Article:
How to Design Wideband Front Ends for GSPS Converters

How to Design Wideband Front Ends for GSPS Converters


Rob Reeder

Rob Reeder

As high speed analog-to-digital converter technology improves, so does the need to resolve very high intermediate frequencies (IF) accurately at high speeds. This poses two challenges: the converter design itself and the front-end design that couples the signal content to the converter. Even if the converter’s performance itself is excellent, the front end must be capable to preserve the signal quality, too. High frequency, high speed converter designs exist in many applications today, with radar, wireless infrastructure, and instrumentation pushing these boundaries. These applications demand the use of high speed, GSPS (gigasample per second) converters with resolutions of 8 bits to 14 bits; but remember, there are many parameters that need to be met in order to satisfy the “match” for your particular application.

Wide band, as defined in this paper, is the use of signal bandwidths greater than +100 MHz and ranging into the 1 GHz to 4 GHz frequencies. In this paper, what defines a wideband passive network will be discussed, and the specifications that are important when choosing a transformer or balun along with the current configuration topologies used today will be highlighted. Lastly, considerations and optimization techniques will be revealed in order to help readers realize a workable wideband solution in the gigahertz region that matches the parameters of a particular application.

Laying The Foundation

It is natural to gravitate to GSPS converters for applications such as radar, instrumentation, and communication observation because these offer a wider frequency spectrum or Nyquist band. However, a wider frequency spectrum poses even more challenges on the front-end design. Just because you purchase a converter with a 1 GHz Nyquist band, it still means you have to wrap the right components around it and pay closer attention to the circuit’s construction, i.e. front end. Challenges escalate when the application calls for +1GHz super-Nyquist sampling, where spectral information must be captured in the second, third, or fourth Nyquist zone.

Quick Note On Bandwidth

First, some notes on bandwidth should be discussed. Keep in mind that a converter’s full power bandwidth is different from converter “useable” or “sample” bandwidth. Full power bandwidth is the bandwidth that the converter needs to acquire signals accurately and for the internal front end to settle properly. Selecting an IF and using the converter out in this region is not a good idea as performance results will widely vary in the system based on the rated resolution and performance stated in the converter’s data sheet—the full power bandwidth is much bigger (possibly 2×) than the sample bandwidth of the converter itself. The design is settled around sample bandwidth. All designs should avoid using some or all of the highest frequency portions of the rated full power bandwidth; by doing so expect a derating in dynamic performance (SNR/SFDR). To determine the sample bandwidth of the high speed analog-to-digital converter, consult the data sheet or application support as sometimes this isn’t specially given. Typically, the data sheet has specified or even listed production tested frequencies that guarantee delivered performance within the converter’s sample bandwidth; however, better explanations about these bandwidth terms in the industry need to be specified and defined.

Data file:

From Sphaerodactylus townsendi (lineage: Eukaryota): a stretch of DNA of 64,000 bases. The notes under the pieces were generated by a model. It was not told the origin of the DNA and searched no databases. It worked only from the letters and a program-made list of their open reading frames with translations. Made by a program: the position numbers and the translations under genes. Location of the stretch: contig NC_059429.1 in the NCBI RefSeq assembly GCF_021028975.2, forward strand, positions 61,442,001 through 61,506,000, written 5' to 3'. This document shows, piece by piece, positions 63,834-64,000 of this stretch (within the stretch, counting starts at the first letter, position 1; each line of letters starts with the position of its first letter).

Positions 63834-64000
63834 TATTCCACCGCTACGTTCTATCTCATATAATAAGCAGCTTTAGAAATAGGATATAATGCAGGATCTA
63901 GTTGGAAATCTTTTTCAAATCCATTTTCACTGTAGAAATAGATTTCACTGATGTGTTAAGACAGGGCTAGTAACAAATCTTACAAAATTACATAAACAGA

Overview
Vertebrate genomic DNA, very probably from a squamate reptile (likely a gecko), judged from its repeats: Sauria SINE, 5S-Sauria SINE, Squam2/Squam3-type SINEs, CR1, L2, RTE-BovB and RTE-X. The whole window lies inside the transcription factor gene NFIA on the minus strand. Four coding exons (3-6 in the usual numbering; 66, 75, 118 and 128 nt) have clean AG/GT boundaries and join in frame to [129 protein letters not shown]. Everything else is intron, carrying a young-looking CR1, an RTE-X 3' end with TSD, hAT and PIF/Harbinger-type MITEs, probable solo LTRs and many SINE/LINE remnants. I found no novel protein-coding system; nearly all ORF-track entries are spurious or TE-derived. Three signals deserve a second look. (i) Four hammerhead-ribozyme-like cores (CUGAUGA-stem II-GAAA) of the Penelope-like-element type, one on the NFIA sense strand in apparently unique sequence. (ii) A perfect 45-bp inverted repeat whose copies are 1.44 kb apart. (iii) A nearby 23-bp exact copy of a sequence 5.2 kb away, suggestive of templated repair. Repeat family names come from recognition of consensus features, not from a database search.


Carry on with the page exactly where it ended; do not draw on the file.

Balun Characteristics and Imbalance

Once the application bandwidth and high speed analog-to-digital converter are known, choose the front-end topology: amplifier (active) or transformer (passive). The trade-offs between the two are long and depend on the application. For more information on this subject specifically, please see Reference 3. From here on out, the basis of this paper will concentrate on transformer/balun coupled front-end designs. The term “balun” will be used in the context that is referring to a transformer or balun. Even though there are differences between the two in their construction and topology, the assumption is that a passive device is used to couple and build the front end, which converts the incoming IF of interest from a single-ended signal to a differential one.

Baluns have different characteristics than amplifiers and should be considered when choosing the device. Voltage gain, impedance ratio, bandwidth and insertion loss, magnitude and phase imbalance, and return loss are some of these different characteristics. Other requirements may include power rating, type of configuration (such as balun or transformer), and center tap options. Designing with baluns is not always straightforward. For example, balun characteristics change over frequency, thus complicating the expectation. Some baluns are sensitive to grounding, layout, and center tap coupling. It is wise not to fully expect the data sheet of the balun to be the sole basis on which to choose it. Experience can play a huge role here as the balun takes on a new form when pcb parasitics, external matching networks, and the converter’s internal sample and hold circuit (i.e. load) also become part of the equation. The important characteristics of choosing a balun are summarized by the following as a guide: